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Growing Demand: Probiotic Ingredients for Food Service

Man Serving Food at Restaurant Counter

The restaurant and food service industry tops $660 billion in the United States alone.[1] Globally, the food service sector was valued in 2018 at $2,779.3 billion USD, and is projected to grow at a CAGR of 2.1% through 2023.[2] This growth, combined with increasing consumer interest in healthy eating, represents huge opportunity for manufacturers to incorporate functional ingredients, like probiotics for food service offerings.

What’s on the menu?

Food service is ubiquitous—it’s everywhere consumers eat, travel, shop, or seek out entertainment. And it encompasses a lot of categories, from a fast-casual salad at lunch to an upscale meal celebrating an evening out to breakfast on-the-go at the airport—or even a quick snack from the local gas station.

What’s on the menu in these places? In some food-service outlets, like gas stations, the choices would seem limited. But retailers are responding to consumer demand for more healthful options.

Around the world, consumers are not only demanding foods and beverages that are free from the ingredients generally considered less healthy in on-the-go products, but they are seeking out  beneficial ingredients as well.  Demand is strong for probiotic ingredients for food service products. This consumer interest is being driven by awareness of the digestive health benefits conferred by probiotics.

When it comes to foods and beverages and the benefits they offer, consumer research shows that 1/3 of consumers are interested in dishes with digestive health benefits, yet in the US, probiotics show up in only .5% of menus.[3] This unmet demand highlights opportunities for formulating with probiotic ingredients for food service.

Formulation Opportunities with BC30™

Foods and beverages commonly found in food service establishments are excellent opportunities for manufacturers to fortify their products with probiotics. The challenge in offering a wide range of food and beverages, which need to be processed and stored, and often refrigerated, comes down to the hardiness of the probiotic cell. Most probiotic strains on the market are vegetative cells, which are very fragile during transit to the gastrointestinal tract and can be negatively impacted by manufacturing processes. Plus  they often need to be refrigerated to survive the shelf life of a finished product.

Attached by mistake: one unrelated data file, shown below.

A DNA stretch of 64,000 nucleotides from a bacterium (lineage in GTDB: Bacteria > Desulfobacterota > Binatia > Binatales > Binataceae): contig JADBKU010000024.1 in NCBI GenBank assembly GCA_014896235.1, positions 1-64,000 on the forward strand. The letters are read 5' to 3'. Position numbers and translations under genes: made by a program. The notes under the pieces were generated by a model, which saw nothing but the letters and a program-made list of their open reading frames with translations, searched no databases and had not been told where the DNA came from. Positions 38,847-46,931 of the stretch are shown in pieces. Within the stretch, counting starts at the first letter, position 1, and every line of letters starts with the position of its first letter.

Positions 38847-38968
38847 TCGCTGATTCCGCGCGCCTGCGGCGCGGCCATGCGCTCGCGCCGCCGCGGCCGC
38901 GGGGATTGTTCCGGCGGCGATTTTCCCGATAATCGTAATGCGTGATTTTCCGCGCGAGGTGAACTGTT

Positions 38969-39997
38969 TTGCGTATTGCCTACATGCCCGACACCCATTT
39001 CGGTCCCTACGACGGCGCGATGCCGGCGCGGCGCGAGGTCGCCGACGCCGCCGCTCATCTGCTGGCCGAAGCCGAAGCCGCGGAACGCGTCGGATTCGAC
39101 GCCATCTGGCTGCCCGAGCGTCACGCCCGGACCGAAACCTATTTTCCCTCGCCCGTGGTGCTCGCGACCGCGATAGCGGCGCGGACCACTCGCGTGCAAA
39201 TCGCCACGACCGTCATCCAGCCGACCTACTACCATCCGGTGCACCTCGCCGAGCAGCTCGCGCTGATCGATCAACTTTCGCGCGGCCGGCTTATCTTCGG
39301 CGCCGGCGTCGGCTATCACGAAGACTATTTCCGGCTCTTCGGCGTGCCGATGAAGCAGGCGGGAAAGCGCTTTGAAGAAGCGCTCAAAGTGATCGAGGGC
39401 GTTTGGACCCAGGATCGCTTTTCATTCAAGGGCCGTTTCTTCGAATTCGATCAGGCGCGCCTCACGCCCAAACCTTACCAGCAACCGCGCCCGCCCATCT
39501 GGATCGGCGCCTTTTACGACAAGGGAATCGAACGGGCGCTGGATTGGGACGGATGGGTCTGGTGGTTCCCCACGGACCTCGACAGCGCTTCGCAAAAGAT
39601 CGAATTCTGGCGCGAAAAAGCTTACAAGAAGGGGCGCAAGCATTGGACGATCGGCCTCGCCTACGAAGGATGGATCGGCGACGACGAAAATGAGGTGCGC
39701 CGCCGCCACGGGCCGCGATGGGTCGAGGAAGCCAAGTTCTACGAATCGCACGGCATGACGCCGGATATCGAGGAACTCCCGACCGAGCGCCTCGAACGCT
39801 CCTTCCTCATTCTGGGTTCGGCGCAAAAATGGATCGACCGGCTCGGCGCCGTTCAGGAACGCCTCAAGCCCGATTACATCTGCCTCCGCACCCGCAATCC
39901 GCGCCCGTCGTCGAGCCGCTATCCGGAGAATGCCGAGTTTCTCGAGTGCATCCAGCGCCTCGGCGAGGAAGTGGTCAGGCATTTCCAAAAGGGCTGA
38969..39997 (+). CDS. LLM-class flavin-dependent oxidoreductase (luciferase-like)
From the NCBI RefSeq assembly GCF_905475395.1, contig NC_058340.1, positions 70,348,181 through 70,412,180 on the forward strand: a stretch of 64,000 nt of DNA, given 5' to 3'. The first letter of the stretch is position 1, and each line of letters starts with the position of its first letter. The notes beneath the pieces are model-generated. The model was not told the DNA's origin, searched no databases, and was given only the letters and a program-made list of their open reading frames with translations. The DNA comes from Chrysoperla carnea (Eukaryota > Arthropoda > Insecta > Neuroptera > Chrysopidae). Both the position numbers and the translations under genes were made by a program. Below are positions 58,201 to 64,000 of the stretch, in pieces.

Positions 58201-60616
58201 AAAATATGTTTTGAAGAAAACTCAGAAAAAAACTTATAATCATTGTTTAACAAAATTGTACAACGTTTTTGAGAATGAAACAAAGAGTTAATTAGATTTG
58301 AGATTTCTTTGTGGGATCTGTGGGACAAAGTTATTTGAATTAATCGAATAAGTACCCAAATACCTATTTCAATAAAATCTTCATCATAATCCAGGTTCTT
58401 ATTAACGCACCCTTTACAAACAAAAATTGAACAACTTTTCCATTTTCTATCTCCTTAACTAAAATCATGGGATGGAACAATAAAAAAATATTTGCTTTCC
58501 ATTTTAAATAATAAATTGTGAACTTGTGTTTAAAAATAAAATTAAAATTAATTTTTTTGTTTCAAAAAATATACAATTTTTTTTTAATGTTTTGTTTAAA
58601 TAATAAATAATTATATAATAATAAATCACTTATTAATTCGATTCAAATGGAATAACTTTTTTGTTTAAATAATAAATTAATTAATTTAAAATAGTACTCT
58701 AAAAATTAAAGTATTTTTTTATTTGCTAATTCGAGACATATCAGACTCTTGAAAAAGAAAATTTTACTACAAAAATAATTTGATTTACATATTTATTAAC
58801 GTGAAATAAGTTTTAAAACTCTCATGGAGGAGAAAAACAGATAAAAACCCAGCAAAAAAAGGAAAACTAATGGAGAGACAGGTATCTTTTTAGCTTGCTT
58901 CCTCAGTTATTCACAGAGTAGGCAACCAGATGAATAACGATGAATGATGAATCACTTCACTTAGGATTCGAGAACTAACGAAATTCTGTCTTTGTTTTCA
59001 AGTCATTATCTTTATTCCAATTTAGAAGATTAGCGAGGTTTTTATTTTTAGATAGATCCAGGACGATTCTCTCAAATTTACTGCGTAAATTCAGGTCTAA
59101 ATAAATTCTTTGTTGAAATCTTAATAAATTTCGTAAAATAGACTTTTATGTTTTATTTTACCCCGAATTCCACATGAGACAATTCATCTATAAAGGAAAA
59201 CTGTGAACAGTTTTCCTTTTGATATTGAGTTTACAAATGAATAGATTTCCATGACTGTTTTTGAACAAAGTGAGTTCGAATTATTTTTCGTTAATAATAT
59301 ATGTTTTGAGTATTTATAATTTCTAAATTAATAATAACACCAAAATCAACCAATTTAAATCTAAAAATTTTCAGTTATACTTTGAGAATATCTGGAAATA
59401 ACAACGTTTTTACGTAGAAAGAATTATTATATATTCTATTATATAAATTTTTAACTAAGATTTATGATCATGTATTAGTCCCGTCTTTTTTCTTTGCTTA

To overcome these challenges, manufacturers should seek out a spore-forming bacteria with a structure that is much more resistant to extremes of pH, heat, cold, and pressure than vegetative cells. This protective outer spore coat makes these cells a better fit for fortification of foods and beverages— many of which can be found at traditional, fast casual, or even fast food restaurants, as well as in other food service outlets— that deliver digestive health benefits to consumers across the menu.

BC30™ can be found in everyday foods and beverages like these:

  • Snacks, dips, spreads and baked goods
  • Smoothie mixes
  • Powdered and liquid refrigerated beverages
  • Frozen yogurts, desserts, and treats
  • Juices
  • Prepackaged dried fruits
  • Gummies and confectionary
  • Hot or iced coffees (prepared mixes)
  • Coffee sachets (‘to-go’ packs of instant coffee)


Find out more about probiotic ingredients for food service from our latest white paper:

Opportunities for Formulating with Functional Ingredients in Food Service 


[2] Euromonitor Passport, January 2020
[3] Mintel, ‘US Flavor and Ingredient Trends’, 2019; Datassential, SNAP Dec 2019

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